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  • Prof. Hatem R. Alamri,

    1. Physics Department, Jamoum University College, Umm Al-Qura University, Makkah, Saudi Arabia
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  • Prof. Zeid A. Alothman,

    1. Advanced Materials Research Chair, Chemistry Department, College of Science, King Saud University, Riyadh, Saudi Arabia
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  • Prof. Yusuke Yamauchi,

    1. Australian Institute for Innovative Materials (AIIM), University of Wollongong, North Wollongong, NSW, Australia
    2. International Research Center for Materials Nanoarchitectonics (MANA), National Institute for Materials Science (NIMS), Ibaraki, Japan
    3. Advanced Materials Research Chair, Chemistry Department, College of Science, King Saud University, Riyadh, Saudi Arabia
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  • Prof. Kuo-Chuan Ho,

    Corresponding author
    1. Department of Chemical Engineering, National Taiwan University, Taipei, Taiwan
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  • Prof. Kevin C.-W. Wu

    Corresponding author
    1. Department of Chemical Engineering, National Taiwan University, Taipei, Taiwan
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Abstract

Invited for the cover of this issue is the group of Kuo-Chuan Ho and Kevin C.-W. Wu at the National Taiwan University. The image depicts the hollow porous iron pyrite nanoparticles which are deposited on the conducting substrate as the counter electrode (CE) in a dye-sensitized solar cell (DSSC). Iron pyrite, with a hollow porous structure, offers a high surface area for the reduction of the triiodide ions. The DSSC directly converts the sunlight into electric power, which could power the flashlight without pollution. It is expected that the DSSC will emerge as a new class of low cost energy conversion device. Read the full text of the article at10.1002/chem.201702687.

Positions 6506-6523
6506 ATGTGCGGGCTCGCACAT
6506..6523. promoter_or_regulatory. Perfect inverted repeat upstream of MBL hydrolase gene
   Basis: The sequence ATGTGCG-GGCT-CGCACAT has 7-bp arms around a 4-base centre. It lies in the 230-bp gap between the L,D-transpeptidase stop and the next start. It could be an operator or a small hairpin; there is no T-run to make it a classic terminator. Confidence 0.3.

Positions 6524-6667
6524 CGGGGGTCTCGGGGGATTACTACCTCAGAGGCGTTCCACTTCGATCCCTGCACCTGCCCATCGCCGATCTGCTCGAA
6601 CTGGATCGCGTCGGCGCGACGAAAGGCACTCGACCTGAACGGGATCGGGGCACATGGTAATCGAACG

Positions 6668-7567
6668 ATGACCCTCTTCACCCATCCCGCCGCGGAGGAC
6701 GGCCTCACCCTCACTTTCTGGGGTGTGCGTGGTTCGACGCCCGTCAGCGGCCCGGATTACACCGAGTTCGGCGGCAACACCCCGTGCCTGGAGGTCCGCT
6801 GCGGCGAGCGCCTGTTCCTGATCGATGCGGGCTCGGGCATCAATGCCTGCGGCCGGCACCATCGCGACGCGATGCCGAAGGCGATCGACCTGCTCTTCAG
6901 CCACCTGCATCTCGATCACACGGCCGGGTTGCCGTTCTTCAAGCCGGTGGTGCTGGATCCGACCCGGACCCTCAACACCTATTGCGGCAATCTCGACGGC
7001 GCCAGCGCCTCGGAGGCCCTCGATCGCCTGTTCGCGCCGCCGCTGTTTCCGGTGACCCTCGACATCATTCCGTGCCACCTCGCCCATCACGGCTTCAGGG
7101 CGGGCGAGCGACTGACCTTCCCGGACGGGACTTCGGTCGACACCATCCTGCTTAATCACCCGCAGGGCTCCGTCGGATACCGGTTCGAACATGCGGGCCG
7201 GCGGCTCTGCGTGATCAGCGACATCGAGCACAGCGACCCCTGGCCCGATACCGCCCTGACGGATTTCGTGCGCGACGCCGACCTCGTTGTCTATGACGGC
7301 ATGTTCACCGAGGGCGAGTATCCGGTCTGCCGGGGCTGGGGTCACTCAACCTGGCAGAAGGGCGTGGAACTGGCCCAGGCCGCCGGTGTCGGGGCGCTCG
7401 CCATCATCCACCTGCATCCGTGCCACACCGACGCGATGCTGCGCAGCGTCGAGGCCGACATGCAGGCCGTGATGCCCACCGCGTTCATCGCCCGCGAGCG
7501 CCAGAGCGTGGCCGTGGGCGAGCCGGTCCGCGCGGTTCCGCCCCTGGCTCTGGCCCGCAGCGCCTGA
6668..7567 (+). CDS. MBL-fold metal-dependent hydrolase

What was the biggest challenge on the way to the results presented in this paper?

Control of both the morphology and the purity of iron pyrite is still lacking, thus a new method for synthesizing hollow porous iron pyrite nanoparticles is proposed. Hollow porous iron pyrite nanoparticles were synthesized by sulfurization of iron oxide derived from Prussian blue (PB). By using PB, the desired structures can be synthesized and the purity controlled.

What is the most significant result of this study?

The hollow porous iron pyrite nanoparticles were successfully synthesized from the conversion of Prussian blue. The proposed method, using Prussian blue, allows both the morphology and the purity of iron pyrite to be tailored, thus providing a useful tool for synthesizing iron pyrite nanoparticles.

How did the collaboration on this project start?

The precursor, hollow porous Prussian blue, has already been of interest for conversion into iron pyrite. An application of the iron pyrite is necessary to demonstrate the additional advantage of the hollow and porous morphology. Counter electrodes for dye-sensitized solar cells are one application where iron pyrite has shown promise. Thus we decided to collaborate to demonstrate its enhanced efficiency in dye-sensitized solar cells in addition to synthesizing the hollow porous iron pyrite nanoparticles.

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Article Information

DOI

10.1002/chem.201703339